Ch4: Remarkable content is the gift that keeps on giving, unlike paid advertising.

Ch7: The value of Facebook is the ability for content to go Viral and for remarkable content to be genuinely shared with friends of friends, not advertising.

Ch11: On average inbound marketing leads are 61% less expensive than outbound marketing leads.

Ch12: In years past Procter & Gamble, Coca Cola, and IBM perfected the craft of interrupting their way into customers’ wallets using outbound marketing, but the era of interruption-based marketing is coming to an end.

My Thoughts on the Facebook IPO:

In case you care about my two cents on Facebook: The stock price will jump because its hyped in the short-term but personally I would not go long on it. Facebook will continue some good growth as it enters into more new markets for the next few years; I have seen that stalker-book obsession of new users too many times since thefacebook.com’s introduction to Cornell in 2004 to not place merit on its new market growth potential (currently less than 1/7th of the world is on Facebook).

You might remember, one of the main reasons people shifted to Facebook from Myspace was because it was clean, simple and free from ads and spammy content. Facebook, in looking to become a more and more profitable business, has forgotten its original premise and those of us who were on the site when there were less than a few thousand people have begun to distance ourselves from it. I do not believe that outside of application (in game etc) advertising Facebook has a solid-enough revenue model as people are more and more annoyed with interruption advertising and are exceedingly better at ignoring it (which devalues Facebook’s offerings). Their introduction of sponsored stories changes the game a little bit, but again at some point, people will get sick of the advertising in this manner.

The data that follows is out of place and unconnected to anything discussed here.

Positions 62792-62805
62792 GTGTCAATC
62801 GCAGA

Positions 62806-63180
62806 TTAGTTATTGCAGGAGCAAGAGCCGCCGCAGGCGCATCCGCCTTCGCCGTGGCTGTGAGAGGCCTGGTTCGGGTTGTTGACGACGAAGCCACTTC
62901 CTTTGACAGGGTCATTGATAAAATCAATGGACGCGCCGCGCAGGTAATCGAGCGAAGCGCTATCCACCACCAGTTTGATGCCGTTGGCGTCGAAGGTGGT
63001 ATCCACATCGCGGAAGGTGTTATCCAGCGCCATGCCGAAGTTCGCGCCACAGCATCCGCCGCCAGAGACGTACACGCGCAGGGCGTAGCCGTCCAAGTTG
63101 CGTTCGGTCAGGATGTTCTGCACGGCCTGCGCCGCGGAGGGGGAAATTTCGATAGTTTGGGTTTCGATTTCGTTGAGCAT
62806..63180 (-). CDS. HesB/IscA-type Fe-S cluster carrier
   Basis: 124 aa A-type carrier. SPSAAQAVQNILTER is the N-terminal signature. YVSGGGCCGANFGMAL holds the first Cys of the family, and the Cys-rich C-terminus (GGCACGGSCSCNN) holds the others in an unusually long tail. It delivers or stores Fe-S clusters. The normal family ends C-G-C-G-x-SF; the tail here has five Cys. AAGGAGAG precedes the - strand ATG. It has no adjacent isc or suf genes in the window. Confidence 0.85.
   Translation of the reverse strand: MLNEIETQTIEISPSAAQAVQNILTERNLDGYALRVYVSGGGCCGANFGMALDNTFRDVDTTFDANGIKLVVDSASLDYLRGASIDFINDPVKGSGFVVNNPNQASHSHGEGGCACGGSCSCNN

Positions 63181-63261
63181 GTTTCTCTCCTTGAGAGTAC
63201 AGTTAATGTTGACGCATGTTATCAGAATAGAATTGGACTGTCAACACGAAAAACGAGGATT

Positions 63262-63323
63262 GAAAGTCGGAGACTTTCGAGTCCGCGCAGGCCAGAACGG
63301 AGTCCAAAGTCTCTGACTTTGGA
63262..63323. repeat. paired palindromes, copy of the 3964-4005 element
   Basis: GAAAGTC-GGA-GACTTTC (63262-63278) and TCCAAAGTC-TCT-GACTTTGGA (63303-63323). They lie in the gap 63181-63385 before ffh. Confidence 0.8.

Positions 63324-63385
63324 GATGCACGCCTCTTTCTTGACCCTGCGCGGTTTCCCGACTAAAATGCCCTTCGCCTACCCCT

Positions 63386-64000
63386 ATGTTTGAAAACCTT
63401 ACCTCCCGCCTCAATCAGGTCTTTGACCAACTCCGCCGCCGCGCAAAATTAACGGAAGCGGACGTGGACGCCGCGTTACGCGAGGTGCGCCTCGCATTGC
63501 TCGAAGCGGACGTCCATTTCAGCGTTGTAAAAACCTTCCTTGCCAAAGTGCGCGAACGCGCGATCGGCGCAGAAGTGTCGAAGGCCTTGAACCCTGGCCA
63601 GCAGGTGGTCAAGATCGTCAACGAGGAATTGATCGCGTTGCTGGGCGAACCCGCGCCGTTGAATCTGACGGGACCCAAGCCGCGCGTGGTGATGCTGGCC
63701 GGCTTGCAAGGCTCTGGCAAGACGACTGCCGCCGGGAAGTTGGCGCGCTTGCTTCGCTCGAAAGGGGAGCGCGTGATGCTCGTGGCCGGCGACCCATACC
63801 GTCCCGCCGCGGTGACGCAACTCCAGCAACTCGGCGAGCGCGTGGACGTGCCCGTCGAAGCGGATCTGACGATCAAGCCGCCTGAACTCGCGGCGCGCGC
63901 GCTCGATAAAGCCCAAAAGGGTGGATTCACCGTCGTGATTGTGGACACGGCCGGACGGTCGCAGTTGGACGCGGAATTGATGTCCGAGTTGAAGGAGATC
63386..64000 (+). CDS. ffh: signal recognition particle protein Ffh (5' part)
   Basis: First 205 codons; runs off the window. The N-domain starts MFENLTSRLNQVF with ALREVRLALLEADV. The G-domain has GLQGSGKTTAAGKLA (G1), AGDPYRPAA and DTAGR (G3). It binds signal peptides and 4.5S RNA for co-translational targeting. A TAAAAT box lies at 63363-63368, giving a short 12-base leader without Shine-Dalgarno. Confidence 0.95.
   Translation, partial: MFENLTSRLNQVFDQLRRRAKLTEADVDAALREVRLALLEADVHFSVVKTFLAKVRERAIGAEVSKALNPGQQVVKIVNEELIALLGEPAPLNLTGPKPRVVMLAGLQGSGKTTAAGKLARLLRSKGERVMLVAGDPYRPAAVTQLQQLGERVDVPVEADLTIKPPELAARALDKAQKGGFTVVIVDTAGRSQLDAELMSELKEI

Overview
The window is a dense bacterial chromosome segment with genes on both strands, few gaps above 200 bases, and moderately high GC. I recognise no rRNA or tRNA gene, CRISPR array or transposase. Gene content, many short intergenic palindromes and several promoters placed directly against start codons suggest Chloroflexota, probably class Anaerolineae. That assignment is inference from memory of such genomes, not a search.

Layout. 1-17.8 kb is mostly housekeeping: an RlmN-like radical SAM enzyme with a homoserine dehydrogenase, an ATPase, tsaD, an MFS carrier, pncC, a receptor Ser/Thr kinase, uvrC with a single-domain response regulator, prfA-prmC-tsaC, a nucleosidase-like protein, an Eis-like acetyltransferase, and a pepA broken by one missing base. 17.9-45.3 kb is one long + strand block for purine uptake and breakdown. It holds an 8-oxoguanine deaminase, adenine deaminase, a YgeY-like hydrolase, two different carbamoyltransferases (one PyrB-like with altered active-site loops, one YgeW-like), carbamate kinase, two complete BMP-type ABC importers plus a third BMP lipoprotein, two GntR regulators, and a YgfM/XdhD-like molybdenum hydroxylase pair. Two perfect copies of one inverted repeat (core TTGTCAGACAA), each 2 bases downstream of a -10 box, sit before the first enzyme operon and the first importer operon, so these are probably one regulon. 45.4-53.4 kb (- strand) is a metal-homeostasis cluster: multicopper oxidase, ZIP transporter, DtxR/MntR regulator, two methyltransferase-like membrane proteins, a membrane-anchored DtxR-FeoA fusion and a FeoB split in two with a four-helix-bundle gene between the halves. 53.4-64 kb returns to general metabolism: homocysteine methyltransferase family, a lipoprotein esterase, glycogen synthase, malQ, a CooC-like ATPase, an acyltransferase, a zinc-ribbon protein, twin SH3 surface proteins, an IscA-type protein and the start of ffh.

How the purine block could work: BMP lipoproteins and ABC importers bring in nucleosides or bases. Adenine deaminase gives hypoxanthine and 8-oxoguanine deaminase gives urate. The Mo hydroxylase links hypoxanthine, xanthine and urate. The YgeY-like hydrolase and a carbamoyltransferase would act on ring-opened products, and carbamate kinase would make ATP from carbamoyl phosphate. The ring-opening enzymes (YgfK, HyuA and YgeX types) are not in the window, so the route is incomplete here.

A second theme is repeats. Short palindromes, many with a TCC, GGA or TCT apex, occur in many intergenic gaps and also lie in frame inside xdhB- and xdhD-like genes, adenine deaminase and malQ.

In the midst of the hype it may seem like Facebook is the end-all conduit for online communication of the future, but I believe its time is coming and that its purchase of Instagram for so elevated a price is a warning sign and insecure fear of insignificance from the leadership.

I welcome your comments…

Audience Sovereignty

Business owners around the world have been freaked out about Social Media. There is this scary buzz in business management communities about silencing the audience, suing them when they turn on you,  and the delusion of “controlling the message” of the masses. But marketers forgot something along the way…

The audience has a voice, and your brand is owned by the customer.

You may say, “But social media is a new thing, and this is the first time my audience has had a voice.” WRONG. News flash, it is not new.